“I can’t believe it’s all over.” That was the only thought my mind could produce after I finished Blackwell Epiphany from developer Wadjet Eye Games. I was left confused, sad, happy, and a host of other things, but I knew one thing for sure: Epiphany is the intense, beautiful, and refined ending that Blackwell deserves.
Blackwell Epiphany (currently available on Steam, GOG, and Wadjet Eye) is the fifth and final episode in the Blackwell series, and this long awaited ending caps off a story that has been 8 years in the making. The iterations made to the gameplay over the last four games all come together here to make a super slick and fun game to play. Nothing feels clumsy, overtly confusing, or unrealistically contrived (in short, you won’t need a rubber chicken with a pulley in the middle). You won’t find yourself randomly combining unrelated items in your inventory or clicking on every pixel to find something that you may have missed. What you will find is rock-solid puzzles that require you to be practical and clever. Because of this, the game has excellent pacing. It will nudge you in the right direction by having the characters be very vocal about whether or not something looks usefuI, and if you do find yourself stuck there is a cleverly disguised “hint” system in the dialogue options between Joey and Rosa. Needless to say, Wadjet Eye has become very good at their craft. Everything just works and works well.
Epiphany is no slouch in the looks department, either. Blackwell has gone through several graphical iterations throughout it’s history, but all the games have shared a style. Here we see that style perfected with gorgeous backgrounds, characters, character portraits, and animations. This game is littered with graphical treatments that really help to bring the world to life. Leaving footprints in the snow, the soft yellow glow from a window on a dark night, and snowflakes gently falling to the ground give the game a real sense of polish and craftsmanship that cannot go unnoticed. Blackwell Epiphany also benefits from having some amazing voice work that really brings the characters to life. In particular, the work of Abe Goldfarb (voice of Joey Mallone) and Rebecca Whittaker (voice of Rosangela Blackwell) should be noted. Rosa and Joey would be nothing without them.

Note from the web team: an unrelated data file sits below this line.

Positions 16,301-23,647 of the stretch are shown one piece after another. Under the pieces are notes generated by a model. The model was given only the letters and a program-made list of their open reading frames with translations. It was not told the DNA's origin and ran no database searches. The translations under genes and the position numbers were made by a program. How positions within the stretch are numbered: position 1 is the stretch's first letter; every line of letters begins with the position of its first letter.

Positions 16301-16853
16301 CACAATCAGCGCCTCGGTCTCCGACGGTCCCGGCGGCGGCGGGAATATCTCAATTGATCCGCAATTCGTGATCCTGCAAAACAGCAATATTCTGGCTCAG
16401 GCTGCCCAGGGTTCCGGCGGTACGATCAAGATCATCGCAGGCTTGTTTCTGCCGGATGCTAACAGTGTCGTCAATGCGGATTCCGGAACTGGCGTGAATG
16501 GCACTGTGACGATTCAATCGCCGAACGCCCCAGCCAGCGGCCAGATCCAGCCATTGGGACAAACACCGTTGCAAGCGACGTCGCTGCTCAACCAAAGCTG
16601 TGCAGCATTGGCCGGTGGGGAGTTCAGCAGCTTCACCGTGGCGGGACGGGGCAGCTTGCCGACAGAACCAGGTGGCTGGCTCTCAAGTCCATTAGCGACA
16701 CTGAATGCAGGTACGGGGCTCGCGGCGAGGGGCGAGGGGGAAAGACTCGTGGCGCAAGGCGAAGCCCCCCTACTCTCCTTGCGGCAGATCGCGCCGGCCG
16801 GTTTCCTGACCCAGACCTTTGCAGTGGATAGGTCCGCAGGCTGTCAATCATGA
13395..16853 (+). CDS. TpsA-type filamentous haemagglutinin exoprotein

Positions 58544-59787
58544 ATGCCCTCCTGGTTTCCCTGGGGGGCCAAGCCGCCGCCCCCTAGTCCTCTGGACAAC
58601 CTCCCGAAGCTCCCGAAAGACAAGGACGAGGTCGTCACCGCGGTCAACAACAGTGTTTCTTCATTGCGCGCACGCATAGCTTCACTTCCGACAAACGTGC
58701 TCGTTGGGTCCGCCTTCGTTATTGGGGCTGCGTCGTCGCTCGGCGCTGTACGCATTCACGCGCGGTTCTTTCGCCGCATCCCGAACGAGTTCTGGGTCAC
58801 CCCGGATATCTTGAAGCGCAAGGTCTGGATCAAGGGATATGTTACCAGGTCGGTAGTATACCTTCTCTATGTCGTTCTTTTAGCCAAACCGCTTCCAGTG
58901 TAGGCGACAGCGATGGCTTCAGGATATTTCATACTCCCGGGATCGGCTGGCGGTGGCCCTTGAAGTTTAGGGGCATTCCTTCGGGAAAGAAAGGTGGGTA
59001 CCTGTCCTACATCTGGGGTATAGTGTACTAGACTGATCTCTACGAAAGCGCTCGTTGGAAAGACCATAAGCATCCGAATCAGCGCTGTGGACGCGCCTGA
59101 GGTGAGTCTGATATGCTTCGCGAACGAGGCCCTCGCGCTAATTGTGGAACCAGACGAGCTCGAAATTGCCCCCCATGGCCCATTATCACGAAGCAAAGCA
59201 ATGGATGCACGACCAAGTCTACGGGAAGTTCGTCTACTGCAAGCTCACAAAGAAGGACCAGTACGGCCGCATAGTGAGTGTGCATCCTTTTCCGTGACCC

Now for my dirty little secret. When I first started playing The Blackwell Legacy (the first game in the series) I did it out of necessity. I was hungry for a point-and-click adventure game and I decided to give it a try. And to be honest, I wasn’t necessarily blown away, but I was certainly intrigued. So I played another. And then another, and with each game in the series that I played, I unknowingly fell victim to it’s love-able characters, goofy humor, and captivating story. The game, along with great pixel art and fun, challenging puzzles, had a quirky sensibility about it that, unbeknownst to me, wormed it’s way into my heart. Needless to say, I was more than ready to dive into Blackwell Epiphany. I expected it to be good, but I was shocked at just how good it was. Epiphany really shines as the final chapter of a five game series. It is the culmination of years of hard work, mistakes, successes, and iterations. There is a reverence paid to this game by it’s creators, with fit and finish, hard work, dedication, and love oozing out of every nook and cranny.
Astute readers may have noticed that my review is entirely bereft of anything plot related. In an attempt to eliminate spoilers, I decided it was best to speak purely of the game’s merits and leave the joy of discovery to the players. In short, just know that the story is very, very good. Just like dark chocolate, a hoppy beer, or a fond farewell, Blackwell Epiphany is amazing, bittersweet, and satisfying. As a fan, I could not ask for more.